We do not see the full length of the tunnel ; that is impossible, as it bends so that the entire passage is not visible from any one point. Nearly every summer such a tunnel has to be cut here, and even under the full blaze of July and August sunshine the walls and roof remain intact for several weeks. (This particular one caved in sometime in August.)
Seeing that this sort of thing is possible in July, we can more easily imagine what midwinter storms must be up on these lonely heights when the Wind and Cold have everything their own way. It is not strange that there should be an old Norwegian legend about how the earliest civilization came to an end long ago under such a pall of heavy white. We can read all about it today in various translations of the ancient Eddas. The gods had known that sometime the end of the First Age of the World would come; at last it did come, for there settled down upon the earth the terrible Fimbul winter. Three years it snowed without ceasing. Three years more it snowed and snowed and snowed. One great wolf swallowed the sun. Another swallowed the moon. Ragnarok, the awful Twilight of the Gods, settled down over all.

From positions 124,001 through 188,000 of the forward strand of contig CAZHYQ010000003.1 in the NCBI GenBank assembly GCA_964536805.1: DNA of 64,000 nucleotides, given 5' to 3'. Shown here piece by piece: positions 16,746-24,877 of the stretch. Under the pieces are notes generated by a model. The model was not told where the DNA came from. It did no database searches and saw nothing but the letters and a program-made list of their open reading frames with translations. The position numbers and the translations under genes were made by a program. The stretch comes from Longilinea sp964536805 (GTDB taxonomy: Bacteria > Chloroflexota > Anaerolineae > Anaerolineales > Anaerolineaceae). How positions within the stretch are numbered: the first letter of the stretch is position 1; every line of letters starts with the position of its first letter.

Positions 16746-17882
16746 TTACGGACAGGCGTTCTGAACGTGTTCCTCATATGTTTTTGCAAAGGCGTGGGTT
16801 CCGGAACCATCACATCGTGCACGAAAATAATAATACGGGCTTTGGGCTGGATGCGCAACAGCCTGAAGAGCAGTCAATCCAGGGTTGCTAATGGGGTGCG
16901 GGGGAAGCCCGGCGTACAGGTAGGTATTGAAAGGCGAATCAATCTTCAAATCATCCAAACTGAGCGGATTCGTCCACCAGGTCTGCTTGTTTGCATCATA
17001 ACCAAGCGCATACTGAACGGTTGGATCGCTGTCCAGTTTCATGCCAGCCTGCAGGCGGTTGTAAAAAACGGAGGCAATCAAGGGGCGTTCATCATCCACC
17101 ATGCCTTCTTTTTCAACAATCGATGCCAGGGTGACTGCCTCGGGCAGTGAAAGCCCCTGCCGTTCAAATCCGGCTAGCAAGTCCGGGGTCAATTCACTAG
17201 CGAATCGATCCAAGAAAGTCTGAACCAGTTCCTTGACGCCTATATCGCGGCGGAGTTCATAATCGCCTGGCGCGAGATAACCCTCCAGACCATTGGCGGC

Continuing along the mountain road you begin to descend, and in three or four miles reach regions which, though still lonesome and without trees, have enough soil to support a scanty crop of grass. Look once more at Map 5 and find the spot marked 30. There we are to have our first sight of an establishment such as figures in almost every tale of Norwegian country lifea summer dairy up on the mountain.